- Additional Examples of Permissible Activities Within Approved Categories
- Loan Participations
- Request for Comments
- Regulatory Procedures
- Regulatory Flexibility Act
- Paperwork Reduction Act
- Initial Compliance by All FISCUs
- Annual Compliance Obligations
- Changing the Written Agreement Relating to Access to Information
- Obtaining NCUA Prior Approval
- Executive Order 13132
- The Treasury and General Government Appropriations Act, 1999—Assessment of Federal Regulations and Policies on Families
- Agency Regulatory Goal
Comments must be received on or before June 30, 2008.
You may submit comments by any of the following methods (Please send comments by one method only):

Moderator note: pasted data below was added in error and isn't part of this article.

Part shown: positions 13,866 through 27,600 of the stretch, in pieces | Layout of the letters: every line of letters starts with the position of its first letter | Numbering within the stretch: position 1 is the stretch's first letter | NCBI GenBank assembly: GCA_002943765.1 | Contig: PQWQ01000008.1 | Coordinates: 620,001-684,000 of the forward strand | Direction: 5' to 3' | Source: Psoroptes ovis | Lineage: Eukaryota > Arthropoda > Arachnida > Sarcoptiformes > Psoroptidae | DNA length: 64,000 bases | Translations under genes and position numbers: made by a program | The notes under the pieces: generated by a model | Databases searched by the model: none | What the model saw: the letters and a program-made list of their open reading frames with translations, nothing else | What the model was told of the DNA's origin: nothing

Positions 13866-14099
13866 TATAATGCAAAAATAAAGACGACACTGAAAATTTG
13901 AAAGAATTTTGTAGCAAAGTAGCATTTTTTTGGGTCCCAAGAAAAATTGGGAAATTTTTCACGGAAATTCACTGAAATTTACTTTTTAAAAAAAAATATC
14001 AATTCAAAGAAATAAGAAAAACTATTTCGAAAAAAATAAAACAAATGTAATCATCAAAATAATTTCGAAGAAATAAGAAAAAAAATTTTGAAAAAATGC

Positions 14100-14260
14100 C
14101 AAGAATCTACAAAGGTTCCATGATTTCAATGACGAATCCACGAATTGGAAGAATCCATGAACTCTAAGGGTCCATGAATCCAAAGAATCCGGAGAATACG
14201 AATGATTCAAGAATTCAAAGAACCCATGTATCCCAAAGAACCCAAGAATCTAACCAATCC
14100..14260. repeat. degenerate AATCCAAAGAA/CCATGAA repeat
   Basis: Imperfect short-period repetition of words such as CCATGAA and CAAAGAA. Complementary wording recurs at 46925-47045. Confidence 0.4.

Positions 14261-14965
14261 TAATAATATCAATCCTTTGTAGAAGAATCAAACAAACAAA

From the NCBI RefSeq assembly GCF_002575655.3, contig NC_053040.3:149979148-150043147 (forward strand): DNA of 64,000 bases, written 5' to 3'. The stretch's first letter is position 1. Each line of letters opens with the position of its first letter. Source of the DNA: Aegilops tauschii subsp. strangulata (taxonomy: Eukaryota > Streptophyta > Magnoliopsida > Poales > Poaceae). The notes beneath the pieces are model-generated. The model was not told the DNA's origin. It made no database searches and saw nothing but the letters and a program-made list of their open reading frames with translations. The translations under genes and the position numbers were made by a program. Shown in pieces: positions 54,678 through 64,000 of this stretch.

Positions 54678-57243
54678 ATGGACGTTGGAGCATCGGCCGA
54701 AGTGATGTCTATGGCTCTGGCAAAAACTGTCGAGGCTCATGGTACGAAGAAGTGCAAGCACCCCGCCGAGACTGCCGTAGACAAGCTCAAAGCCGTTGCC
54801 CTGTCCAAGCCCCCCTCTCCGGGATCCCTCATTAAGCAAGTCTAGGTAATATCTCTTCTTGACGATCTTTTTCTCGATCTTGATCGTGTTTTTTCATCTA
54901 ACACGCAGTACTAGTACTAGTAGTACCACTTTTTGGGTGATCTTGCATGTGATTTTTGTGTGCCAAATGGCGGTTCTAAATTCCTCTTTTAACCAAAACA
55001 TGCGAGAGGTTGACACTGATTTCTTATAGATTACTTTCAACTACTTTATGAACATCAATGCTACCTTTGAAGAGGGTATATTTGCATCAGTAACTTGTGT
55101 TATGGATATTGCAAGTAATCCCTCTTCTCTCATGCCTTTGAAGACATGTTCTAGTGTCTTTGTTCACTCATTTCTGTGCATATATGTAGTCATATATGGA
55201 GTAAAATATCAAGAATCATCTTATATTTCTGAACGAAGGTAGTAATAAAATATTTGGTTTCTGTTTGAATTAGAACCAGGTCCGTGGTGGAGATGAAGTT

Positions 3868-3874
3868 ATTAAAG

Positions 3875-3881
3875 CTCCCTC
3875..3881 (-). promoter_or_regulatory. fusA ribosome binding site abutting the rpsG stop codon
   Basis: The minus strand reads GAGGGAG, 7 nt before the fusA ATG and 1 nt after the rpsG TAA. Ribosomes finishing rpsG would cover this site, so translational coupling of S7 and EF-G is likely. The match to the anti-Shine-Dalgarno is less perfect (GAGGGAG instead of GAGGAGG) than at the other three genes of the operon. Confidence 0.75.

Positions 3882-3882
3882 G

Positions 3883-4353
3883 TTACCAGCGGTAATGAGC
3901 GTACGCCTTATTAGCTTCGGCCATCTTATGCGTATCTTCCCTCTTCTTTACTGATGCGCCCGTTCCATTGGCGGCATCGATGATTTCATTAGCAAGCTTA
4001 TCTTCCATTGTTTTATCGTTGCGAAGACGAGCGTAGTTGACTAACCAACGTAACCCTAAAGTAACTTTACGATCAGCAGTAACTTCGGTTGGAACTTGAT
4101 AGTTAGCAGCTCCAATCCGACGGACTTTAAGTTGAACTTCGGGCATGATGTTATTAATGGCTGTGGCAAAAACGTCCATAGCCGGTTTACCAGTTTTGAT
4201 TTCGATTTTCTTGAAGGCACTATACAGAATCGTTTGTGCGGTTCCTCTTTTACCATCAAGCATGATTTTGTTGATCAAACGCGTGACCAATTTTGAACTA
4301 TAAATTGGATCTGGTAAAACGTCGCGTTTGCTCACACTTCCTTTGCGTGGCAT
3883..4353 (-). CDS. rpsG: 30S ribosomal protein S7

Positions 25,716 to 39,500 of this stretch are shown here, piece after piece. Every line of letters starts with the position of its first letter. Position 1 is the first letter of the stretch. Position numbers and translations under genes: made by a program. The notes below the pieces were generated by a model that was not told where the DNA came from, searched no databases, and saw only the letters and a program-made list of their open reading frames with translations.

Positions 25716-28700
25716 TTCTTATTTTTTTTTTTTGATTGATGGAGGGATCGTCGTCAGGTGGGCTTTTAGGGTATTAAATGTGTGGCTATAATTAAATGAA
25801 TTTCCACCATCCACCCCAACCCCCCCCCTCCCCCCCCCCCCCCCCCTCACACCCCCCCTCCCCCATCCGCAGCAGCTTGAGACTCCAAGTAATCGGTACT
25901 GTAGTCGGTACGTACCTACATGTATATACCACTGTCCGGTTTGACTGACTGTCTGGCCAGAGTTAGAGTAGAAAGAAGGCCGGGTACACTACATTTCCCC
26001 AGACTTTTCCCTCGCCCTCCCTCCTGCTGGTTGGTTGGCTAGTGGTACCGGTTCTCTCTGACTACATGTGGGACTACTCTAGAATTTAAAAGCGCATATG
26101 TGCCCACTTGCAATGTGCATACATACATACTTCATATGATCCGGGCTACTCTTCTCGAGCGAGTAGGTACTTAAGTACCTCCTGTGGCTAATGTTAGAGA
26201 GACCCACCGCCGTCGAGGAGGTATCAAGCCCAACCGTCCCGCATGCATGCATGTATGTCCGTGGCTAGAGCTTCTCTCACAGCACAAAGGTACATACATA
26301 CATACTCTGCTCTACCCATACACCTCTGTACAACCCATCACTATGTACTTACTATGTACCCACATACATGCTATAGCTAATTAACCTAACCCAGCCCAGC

•Federal eRulemaking Portal: http://www.regulations.gov. Follow the instructions for submitting comments.
•NCUA Web Site: http://www.ncua.gov/RegulationsOpinionsLaws/proposed_regs/proposed_regs.html. Follow the instructions for submitting comments.
•E-mail: Address to email@example.com. Include “[Your name] Comments on Proposed Rule 712, CUSO Amendments” in the e-mail subject line.
•Fax:(703) 518-6319. Use the subject line described above for e-mail.
•Mail: Address to Mary Rupp, Secretary of the Board, National Credit Union Administration, 1775 Duke Street, Alexandria, Virginia 22314-3428.
•Hand Delivery/Courier: Same as mail address.
For further information contact: ↑
Ross P. Kendall, Staff Attorney, Office of General Counsel, at the above address or telephone (703) 518-6540.
Supplementary information: ↑
A. Background ↑